Pak plans secured cable line with China to evade Indian surveillance

The project is estimated to cost about 44 million dollars.

Pak plans secured cable line with China to evade Indian surveillance

New Delhi: Worried over Indian surveillance, Pakistan is planning to lay a 135-km-long cross-border fibre optic cable to China as part of the ambitious CPEC project, a Pakistani daily said on Sunday.

The project is estimated to cost about 44 million dollars.

Pakistan is concerned that India may snoop into phone and e-mail chats as the existing service provider also has Indian firms as partners or shareholders.

The issue was flagged by Maj Gen Amir Azeem Bajwa, Pakistan army communication head, in January this year at a parliamentary committee meeting.

He reportedly informed that some incoming and outbound internet traffic landed in India before being routed to its destination, posing a security risk.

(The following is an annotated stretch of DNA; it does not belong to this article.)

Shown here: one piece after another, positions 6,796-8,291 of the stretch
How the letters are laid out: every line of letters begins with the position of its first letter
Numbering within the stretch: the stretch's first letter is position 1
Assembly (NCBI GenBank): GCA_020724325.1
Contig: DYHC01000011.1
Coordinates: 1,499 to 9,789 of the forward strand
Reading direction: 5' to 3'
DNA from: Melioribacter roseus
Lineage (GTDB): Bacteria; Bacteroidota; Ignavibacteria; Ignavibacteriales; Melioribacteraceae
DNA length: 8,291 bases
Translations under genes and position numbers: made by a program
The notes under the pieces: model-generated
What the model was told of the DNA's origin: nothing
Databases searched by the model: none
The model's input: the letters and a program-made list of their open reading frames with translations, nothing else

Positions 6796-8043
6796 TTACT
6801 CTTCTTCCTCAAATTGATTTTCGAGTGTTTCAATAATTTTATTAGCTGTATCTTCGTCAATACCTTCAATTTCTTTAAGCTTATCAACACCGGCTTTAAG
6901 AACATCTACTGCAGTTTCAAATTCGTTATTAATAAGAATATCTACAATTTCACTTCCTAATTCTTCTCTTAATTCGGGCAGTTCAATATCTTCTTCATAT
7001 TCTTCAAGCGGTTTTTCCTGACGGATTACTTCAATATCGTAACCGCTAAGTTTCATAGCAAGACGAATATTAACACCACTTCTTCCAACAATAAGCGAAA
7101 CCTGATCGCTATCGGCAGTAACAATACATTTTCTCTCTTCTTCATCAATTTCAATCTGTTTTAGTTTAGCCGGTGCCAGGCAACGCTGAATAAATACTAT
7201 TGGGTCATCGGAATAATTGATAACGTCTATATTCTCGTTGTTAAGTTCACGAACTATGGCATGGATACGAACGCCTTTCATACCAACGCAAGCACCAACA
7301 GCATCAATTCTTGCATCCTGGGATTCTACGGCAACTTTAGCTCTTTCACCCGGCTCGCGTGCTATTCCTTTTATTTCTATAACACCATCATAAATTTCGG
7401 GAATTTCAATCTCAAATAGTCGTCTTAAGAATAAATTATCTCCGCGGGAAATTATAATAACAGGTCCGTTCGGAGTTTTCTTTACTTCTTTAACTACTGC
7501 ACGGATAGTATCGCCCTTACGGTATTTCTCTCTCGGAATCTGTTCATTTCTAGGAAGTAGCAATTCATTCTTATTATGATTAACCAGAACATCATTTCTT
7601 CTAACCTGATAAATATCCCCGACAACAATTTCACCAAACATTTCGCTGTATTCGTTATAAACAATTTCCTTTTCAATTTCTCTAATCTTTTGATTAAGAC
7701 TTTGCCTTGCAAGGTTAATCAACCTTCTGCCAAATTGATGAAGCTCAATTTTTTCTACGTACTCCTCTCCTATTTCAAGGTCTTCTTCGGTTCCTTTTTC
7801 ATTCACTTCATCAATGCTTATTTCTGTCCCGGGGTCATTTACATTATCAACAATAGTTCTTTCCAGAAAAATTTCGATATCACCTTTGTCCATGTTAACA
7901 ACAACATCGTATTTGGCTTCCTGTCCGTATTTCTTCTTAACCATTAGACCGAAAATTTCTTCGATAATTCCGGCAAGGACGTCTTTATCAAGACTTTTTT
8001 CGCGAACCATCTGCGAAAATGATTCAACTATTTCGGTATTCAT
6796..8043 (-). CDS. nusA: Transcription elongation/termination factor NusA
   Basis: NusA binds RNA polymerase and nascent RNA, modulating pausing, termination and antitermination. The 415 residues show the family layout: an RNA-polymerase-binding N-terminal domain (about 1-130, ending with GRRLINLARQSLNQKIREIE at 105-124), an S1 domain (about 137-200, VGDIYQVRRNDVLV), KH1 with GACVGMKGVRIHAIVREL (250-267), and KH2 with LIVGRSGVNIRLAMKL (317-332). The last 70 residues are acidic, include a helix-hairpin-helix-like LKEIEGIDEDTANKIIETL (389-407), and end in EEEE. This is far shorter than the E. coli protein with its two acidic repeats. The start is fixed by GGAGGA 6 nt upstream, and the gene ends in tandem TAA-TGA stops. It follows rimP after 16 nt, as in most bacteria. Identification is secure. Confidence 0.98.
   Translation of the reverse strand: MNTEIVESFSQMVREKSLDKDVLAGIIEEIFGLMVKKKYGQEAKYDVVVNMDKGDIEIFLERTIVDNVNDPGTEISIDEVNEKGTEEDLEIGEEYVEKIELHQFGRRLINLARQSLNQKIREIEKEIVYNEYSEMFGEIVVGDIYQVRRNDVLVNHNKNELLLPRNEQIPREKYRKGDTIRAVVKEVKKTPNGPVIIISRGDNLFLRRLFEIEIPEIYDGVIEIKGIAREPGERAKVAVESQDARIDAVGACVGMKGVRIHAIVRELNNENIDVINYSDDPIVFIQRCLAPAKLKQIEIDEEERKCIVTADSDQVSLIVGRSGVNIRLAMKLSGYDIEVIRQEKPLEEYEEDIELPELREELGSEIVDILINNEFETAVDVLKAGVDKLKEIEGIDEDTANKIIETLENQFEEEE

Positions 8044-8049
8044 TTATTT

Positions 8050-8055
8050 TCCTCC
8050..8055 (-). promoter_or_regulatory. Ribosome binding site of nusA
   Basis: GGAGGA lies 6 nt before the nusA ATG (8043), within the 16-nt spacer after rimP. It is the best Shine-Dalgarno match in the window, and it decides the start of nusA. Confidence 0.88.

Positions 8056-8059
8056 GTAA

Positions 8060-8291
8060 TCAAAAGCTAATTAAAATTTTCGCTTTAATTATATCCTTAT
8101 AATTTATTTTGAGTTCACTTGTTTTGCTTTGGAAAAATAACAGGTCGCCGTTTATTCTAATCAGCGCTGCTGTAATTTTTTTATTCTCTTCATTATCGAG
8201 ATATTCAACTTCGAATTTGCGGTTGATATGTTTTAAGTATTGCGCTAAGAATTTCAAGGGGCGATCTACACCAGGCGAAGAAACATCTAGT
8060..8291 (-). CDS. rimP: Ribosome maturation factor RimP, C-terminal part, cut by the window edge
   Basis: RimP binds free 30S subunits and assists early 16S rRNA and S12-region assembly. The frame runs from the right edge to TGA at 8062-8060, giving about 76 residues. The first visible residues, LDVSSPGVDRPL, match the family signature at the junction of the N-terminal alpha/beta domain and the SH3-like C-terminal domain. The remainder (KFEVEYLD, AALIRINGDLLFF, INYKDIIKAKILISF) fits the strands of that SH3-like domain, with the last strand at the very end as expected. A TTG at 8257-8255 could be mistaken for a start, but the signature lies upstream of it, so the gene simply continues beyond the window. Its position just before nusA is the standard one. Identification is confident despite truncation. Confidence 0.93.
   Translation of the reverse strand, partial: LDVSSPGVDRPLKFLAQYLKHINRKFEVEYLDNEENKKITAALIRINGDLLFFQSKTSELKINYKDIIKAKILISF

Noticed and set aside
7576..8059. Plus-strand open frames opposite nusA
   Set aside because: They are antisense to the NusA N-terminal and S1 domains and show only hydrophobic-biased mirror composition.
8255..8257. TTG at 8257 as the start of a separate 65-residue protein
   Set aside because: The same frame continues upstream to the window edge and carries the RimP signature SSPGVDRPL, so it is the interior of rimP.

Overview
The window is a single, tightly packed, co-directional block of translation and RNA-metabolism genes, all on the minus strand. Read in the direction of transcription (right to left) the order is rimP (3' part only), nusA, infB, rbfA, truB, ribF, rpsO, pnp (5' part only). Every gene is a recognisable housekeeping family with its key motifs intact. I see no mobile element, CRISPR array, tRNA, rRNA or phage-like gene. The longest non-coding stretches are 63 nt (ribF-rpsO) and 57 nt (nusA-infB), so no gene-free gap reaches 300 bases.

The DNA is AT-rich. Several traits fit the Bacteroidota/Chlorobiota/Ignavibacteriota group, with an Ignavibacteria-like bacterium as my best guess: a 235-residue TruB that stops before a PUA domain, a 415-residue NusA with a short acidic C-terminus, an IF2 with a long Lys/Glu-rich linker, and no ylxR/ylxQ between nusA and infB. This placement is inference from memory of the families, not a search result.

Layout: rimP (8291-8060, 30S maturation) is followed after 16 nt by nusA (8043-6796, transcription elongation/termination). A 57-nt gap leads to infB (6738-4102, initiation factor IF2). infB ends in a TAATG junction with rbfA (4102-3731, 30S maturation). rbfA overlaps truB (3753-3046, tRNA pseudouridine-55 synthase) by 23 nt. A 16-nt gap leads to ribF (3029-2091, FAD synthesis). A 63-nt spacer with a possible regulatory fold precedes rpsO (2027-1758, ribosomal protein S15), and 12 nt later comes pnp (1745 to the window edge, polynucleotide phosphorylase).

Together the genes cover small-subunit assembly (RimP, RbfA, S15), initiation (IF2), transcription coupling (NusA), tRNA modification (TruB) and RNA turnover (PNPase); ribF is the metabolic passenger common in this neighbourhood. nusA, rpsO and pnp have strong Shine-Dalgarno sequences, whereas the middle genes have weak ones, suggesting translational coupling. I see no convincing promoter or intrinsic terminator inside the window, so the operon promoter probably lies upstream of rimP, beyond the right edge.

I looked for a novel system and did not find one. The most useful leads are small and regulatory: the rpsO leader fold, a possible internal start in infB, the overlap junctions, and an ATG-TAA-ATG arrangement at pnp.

Islamabad, hence, wants to rout the internet traffic through China to minimise that risk, the Dawn reported.

The new direct line to China will provide a reliable and secure communication which is now being routed through Europe, the United States or India, it said.

It is also expected to boost internet penetration and speed, particularly in the Balochistan and Gilgit-Baltistan regions where the connectivity is poor.

Also, it will help reduce Pakistan’s dependence on undersea cables that proved to be costly, the report said, citing the Long Term Plan (LTP) government document prepared for the China-Pakistan Economic Corridor (CPEC) project.

The 21-page document gives a detailed outline of the plan to be executed by 2030, the report added.

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